What Is Dogecoin (DOGE)?

14 Aug 2019

Launched in December 2013 as a “joke currency”, Dogecoin (DOGE) became increasingly popular among members of the crypto community and managed to reach a market capitalization of around $60 million in January 2014.

Initially developed by Billy Markus and Jackson Palmer, a product developer at Adobe, the cryptocurrency uses the “Doge” meme as its logo (featuring the Shiba Inu dog). In 2015, the circulating supply of Dogecoin was around 100 billion, and approximately 5.256 billion new coins have been created every year.

Binance Now Lists Dogecoin

Although there are not many practical use cases for Dogecoin, it currently has a market cap of around  $344.89 mn. Social media users have been sending tips to each other in Dogecoin and Binance, the world’s largest exchange in terms of trading volume, announced it will list DOGE.

On May 1, 2019, San Francisco-based crypto exchange, Coinbase revealed that “Coinbase Wallet”, a non-custodial wallet app for Android and iOS, would support Dogecoin transactions. 

Reasons for Creating Dogecoin

According to Markus, an experienced software engineer, he developed Dogecoin to spread more awareness about cryptocurrencies and potentially reach a wider demographic than Bitcoin (BTC), the world’s first and most dominant cryptocurrency.

Markus, a resident of Portland, Oregon, also noted (in December 2013) that Dogecoin was created in order to have “fun” and get away from the controversial issues associated with other altcoins. Meanwhile, Palmer, who works for Adobe Systems’ marketing department, said he was motivated to create Dogecoin after being encouraged to move forward with the project on social media.

Dogecoin.com Website Launched, Markus Begins Writing Code

Palmer acquired the Dogecoin.com domain name and added a basic splash screen to the website - which displayed the “Doge” logo. Shortly after the website was launched, Markus began writing code for Dogecoin, which was initially based on Luckycoin, an inactive cryptocurrency that used to distribute “randomized” rewards for mining blocks of transactions.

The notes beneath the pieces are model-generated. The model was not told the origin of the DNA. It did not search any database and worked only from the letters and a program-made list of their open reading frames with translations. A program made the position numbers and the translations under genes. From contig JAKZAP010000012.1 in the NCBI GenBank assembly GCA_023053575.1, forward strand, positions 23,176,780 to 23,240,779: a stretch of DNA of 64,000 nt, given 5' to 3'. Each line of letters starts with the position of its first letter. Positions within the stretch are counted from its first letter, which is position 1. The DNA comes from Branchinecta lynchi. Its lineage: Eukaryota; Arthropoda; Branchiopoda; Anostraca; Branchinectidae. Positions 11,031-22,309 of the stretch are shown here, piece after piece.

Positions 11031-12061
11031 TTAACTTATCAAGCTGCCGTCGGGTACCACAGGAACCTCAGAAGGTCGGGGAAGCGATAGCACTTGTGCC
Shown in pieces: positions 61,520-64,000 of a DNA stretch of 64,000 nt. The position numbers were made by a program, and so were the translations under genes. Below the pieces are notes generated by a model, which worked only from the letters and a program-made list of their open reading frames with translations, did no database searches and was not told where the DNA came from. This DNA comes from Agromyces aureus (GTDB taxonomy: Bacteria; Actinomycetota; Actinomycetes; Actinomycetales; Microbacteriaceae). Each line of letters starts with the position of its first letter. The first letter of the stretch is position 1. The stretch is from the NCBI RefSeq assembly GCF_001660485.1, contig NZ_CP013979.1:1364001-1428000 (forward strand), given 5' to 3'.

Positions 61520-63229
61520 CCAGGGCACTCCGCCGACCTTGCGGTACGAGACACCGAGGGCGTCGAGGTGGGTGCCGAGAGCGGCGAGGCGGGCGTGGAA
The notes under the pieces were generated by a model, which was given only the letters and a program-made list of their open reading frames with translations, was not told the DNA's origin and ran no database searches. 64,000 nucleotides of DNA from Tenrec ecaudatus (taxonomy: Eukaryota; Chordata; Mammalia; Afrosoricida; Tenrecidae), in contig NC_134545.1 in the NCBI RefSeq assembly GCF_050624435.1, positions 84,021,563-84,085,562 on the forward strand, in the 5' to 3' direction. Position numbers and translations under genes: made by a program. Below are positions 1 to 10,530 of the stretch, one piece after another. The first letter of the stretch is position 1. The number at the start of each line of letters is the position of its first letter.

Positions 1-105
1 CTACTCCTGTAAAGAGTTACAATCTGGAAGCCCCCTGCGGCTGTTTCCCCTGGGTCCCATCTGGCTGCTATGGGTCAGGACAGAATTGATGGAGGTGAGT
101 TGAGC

In March 2014, Dogecoin’s mining rewards became static - meaning that miners were compensated for generating new blocks based on a more precise algorithm for calculating rewards.

Dogecoin Has 1 Minute Block Times

The Dogecoin blockchain uses scrypt technology and the proof-of-work (PoW) consensus algorithm to validate transactions on its network. Initially, there were only supposed to 100 billion DOGE coins, however the limit was later removed and now an infinite number of new coins may created.

The Dogecoin network has block times of around 1 minute, which may allow for transaction processing times when compared to Litecoin (LTC) and Bitcoin (BTC) that have block times of 2.5 minutes and 10 minutes, respectively.

Millions of DOGE Coins Stolen By Hackers

On December 25, 2013, millions of DOGE coins were stolen after hackers managed to gain access to Dogewallet, a cryptocurrency wallet platform developed for Dogecoin users. The crypto wallet platform’s filesystem was compromised by a hacker who changed the send and receive page for DOGE coins to “send any and all types” of coins to a single static address. 

To help the victims of the hacking incident, Dogecoin’s community members began an initiative called “SaveDogemas.” Several DOGE holders donated their coins to people whose funds had been stolen during the hack.